The Convention opened for signature on 28 January 1981 and was the first legally binding international instrument in the data protection field. An amending protocol was adopted on 18 May 2018. For more information on the modernisation of the Convention, see "Modernisation page".

Under this Convention, the parties are required to take the necessary steps in their domestic legislation to apply the principles it lays down in order to ensure respect in their territory for the fundamental human rights of all individuals with regard to processing of personal data.

In the conceptual architecture of the Convention, Articles 8 and 10 are not contradictory but complementary. However, in practice, the exercise of one of these rights can sometimes be restricted by the exercise of the other. For this reason, the European Court of Human Rights has defined in case law the limits to the exercise of each of these rights and, in particular, the extent to which public authorities have the right to interfere. This case law is still of great importance to the Council of Europe in its work on data protection as the source of criteria for the development of national regulations on data protection. In its case (M.S. v. Sweden of 27 August 1997), the European Court of human Rights "reiterates that the protection of personal data (...) is of fundamental importance to a person's enjoyment of his or her right to respect for private and family life as guaranteed by Article 8 of the Convention". Nevertheless, in the years following the adoption of the European Convention on Human Rights, it became apparent that efficient legal protection of privacy required more specific and systematic development.

From the beginning of the sixties, rapid progress in the field of electronic data processing and the first appearance of main frames allowed public administrations and big enterprises to set up extensive data banks and to improve and increase the collection, processing and interlinking of personal data. While this development offered considerable advantages in terms of efficiency and productivity, in return it gave rise to a clear trend towards massive electronic storage of data concerning the private sphere of individuals. In the face of this trend, the Council of Europe decided to establish a framework of specific principles and norms to prevent unfair collection and processing of personal data.

A first step in this direction was taken in 1973 and 1974, with the adoption of Resolutions (73) 22 and (74) 29 which established principles for the protection of personal data in automated data banks in the private sector and the public sector. The objective was to set in motion the development of national legislation based on these resolutions. However, during the preparation of these texts it became apparent that comprehensive protection of personal data would be effective only through further reinforcement of such national rules by means of binding international norms. The same suggestion was made at the Conference of European Ministers of Justice in 1972.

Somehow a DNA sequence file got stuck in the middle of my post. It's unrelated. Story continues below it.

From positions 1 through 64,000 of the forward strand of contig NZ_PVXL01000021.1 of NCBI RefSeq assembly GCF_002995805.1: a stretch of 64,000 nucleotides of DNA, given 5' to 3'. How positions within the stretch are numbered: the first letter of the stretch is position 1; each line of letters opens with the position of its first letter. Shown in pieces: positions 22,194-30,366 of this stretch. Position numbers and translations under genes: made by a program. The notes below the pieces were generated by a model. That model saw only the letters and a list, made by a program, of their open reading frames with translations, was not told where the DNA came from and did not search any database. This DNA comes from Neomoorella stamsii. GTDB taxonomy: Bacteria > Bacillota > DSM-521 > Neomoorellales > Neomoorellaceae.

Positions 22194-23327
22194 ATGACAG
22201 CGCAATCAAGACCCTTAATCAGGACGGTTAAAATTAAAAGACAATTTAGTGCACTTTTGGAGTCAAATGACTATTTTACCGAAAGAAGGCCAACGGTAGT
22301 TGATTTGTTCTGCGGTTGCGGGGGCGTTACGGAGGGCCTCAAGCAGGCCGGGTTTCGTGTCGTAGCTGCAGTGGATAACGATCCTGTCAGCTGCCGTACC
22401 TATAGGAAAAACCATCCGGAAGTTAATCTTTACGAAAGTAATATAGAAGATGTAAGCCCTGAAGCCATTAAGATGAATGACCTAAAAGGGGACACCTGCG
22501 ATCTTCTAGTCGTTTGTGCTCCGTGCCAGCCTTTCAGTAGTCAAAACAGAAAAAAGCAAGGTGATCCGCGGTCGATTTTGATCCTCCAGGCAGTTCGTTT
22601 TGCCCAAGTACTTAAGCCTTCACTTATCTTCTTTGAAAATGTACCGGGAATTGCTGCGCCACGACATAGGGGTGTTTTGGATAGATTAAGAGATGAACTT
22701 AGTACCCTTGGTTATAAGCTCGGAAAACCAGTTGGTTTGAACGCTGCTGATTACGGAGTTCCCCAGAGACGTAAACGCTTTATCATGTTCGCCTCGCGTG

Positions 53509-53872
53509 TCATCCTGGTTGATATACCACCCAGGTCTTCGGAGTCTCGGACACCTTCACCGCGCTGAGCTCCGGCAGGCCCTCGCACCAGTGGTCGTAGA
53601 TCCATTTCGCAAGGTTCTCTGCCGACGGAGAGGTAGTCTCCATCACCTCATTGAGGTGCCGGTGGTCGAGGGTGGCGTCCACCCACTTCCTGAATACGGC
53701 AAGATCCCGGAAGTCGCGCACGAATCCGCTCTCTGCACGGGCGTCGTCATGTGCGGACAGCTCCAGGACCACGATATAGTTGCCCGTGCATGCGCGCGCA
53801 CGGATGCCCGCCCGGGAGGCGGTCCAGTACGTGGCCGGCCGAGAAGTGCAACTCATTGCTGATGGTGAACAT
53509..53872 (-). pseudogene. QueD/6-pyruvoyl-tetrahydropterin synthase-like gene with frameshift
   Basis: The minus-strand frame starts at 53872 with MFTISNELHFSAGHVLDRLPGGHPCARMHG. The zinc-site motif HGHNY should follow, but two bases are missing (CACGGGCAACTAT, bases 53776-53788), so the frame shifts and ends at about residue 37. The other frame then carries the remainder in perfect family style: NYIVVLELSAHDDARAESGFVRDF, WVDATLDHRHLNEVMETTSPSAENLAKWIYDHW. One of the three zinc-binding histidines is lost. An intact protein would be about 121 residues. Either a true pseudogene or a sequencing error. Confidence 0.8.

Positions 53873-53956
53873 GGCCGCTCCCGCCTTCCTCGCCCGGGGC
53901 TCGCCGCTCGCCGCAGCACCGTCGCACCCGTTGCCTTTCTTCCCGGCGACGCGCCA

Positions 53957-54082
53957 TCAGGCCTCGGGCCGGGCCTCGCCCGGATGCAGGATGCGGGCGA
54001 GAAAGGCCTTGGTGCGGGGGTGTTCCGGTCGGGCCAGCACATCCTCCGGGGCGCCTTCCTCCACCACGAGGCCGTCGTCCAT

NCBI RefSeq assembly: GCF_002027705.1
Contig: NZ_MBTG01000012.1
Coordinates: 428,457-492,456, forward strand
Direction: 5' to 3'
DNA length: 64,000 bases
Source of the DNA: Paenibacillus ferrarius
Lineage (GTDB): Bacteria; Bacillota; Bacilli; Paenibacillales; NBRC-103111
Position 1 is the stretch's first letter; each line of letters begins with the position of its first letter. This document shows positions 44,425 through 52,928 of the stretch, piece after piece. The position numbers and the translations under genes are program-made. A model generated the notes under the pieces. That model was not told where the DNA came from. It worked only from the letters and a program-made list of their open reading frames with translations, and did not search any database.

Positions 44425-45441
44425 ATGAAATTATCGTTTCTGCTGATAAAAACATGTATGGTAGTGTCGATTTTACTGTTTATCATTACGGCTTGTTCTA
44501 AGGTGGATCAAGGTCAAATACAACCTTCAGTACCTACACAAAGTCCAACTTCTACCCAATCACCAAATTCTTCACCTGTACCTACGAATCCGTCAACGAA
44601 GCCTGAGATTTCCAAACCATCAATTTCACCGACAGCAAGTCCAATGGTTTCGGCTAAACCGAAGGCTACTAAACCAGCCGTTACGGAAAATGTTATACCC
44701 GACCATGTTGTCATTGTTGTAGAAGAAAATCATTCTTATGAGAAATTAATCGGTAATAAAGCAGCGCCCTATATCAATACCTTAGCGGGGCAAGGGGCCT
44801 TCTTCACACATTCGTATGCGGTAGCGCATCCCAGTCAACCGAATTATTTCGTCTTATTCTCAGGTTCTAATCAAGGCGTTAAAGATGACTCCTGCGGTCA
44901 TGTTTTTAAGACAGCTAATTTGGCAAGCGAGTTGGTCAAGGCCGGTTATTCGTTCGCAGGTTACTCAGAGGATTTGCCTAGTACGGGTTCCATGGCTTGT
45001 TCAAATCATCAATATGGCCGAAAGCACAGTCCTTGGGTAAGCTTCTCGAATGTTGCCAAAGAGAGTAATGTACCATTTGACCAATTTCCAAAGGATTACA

In 1981, after four years of negotiation, the Convention for the Protection of Individuals with regard to Automatic Processing of Personal Data - known as Convention 108 - was concluded. Contracting Parties to this Convention take the necessary measures, in their domestic law, to implement the principles laid down in it with regard to the personal data of everyone in their territory. These principles concern in particular fair and lawful collection and automatic processing of data, storage for specified legitimate purposes and not for use for ends incompatible with these purposes, nor kept for longer than is necessary. They concern also the quality of the data, in particular that they must be adequate, relevant and not excessive (proportionality); their accuracy; the confidentiality of sensitive data; information of the data subject; and his/her right of access and rectification.

The Convention provides for free flow of personal data between states party to the Convention. This free flow may not be obstructed, for personal data protection reasons, unless Parties derogate from this provision, which they may do in two specific cases: where protection of personal data in the other Party is not "equivalent", or where the data are transferred to a third state which is not Party to the Convention.

The Convention establishes a Consultative Committee (T-PD), consisting of representatives of Parties to the Convention complemented by observers from other States (members or non-members) and international organisations, which is responsible for interpreting the provisions and for improving the implementation of the Convention. It is also responsible for drafting reports, guide lines and guiding principles on such topics as, the contractual clauses governing data protection during the transfer of personal data to third parties not bound by an adequate level of data protection or data protection with regard to biometrics. This Committee adopted inter alia an amendment to Convention 108, allowing the European Communities to accede to it. Moreover, it adopted an additional protocol to Convention 108 regarding supervisory authorities and transborder data flows, opened to signature in 2004, reinforcing the Supervisory Authorities and prohibiting the transfer of personal data to States or organizations that do not provide for an adequate level of protection.